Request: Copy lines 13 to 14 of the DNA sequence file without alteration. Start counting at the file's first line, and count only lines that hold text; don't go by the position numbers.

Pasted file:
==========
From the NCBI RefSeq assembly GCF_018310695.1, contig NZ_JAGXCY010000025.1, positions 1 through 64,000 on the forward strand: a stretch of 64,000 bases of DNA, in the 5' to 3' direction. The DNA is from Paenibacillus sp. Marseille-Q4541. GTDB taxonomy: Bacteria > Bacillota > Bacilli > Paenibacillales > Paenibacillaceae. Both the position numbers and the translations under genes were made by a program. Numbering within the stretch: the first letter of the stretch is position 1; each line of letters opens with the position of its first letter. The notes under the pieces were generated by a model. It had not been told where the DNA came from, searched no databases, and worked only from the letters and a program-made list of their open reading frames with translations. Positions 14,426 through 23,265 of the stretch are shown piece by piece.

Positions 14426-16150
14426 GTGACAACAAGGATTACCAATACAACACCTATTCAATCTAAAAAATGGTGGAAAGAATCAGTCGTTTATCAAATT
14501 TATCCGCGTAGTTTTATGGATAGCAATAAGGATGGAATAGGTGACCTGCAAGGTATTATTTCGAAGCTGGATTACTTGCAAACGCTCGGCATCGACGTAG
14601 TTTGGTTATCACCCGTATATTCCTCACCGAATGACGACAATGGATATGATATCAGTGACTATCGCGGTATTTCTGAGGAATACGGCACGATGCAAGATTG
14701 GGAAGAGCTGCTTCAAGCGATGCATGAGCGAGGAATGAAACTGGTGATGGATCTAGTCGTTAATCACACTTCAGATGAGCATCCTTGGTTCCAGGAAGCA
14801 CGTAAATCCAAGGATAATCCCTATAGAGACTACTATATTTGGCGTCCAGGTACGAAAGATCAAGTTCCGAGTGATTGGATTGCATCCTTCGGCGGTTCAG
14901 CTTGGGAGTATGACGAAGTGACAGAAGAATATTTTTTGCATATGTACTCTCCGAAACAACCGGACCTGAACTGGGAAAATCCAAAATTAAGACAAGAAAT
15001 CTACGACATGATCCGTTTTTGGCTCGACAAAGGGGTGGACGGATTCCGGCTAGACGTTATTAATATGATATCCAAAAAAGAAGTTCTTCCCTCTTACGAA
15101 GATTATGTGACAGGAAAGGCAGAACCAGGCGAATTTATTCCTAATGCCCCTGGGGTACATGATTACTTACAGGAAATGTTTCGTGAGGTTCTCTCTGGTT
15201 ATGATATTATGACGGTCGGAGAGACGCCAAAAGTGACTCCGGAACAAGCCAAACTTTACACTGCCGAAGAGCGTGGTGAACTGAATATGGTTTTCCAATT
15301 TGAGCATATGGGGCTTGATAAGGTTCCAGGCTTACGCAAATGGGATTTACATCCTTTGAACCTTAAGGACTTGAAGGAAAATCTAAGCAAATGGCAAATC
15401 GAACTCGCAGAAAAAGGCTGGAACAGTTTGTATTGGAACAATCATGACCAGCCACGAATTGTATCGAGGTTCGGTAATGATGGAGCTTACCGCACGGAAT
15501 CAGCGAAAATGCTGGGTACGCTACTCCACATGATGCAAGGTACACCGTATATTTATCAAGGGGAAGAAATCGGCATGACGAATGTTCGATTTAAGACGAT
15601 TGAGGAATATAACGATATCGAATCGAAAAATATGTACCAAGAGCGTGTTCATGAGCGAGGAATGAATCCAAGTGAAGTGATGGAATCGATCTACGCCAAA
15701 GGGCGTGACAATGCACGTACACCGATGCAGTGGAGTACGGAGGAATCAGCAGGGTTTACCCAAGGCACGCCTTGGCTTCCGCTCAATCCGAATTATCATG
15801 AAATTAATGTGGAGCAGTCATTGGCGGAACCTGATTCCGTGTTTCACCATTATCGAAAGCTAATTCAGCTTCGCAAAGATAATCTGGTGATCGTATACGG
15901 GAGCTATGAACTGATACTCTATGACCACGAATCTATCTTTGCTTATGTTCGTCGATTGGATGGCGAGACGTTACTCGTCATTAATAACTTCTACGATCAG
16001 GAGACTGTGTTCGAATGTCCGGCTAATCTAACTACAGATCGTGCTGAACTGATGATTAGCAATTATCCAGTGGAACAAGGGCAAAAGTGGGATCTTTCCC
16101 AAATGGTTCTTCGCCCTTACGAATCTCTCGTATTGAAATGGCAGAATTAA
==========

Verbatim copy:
15401 GAACTCGCAGAAAAAGGCTGGAACAGTTTGTATTGGAACAATCATGACCAGCCACGAATTGTATCGAGGTTCGGTAATGATGGAGCTTACCGCACGGAAT
15501 CAGCGAAAATGCTGGGTACGCTACTCCACATGATGCAAGGTACACCGTATATTTATCAAGGGGAAGAAATCGGCATGACGAATGTTCGATTTAAGACGAT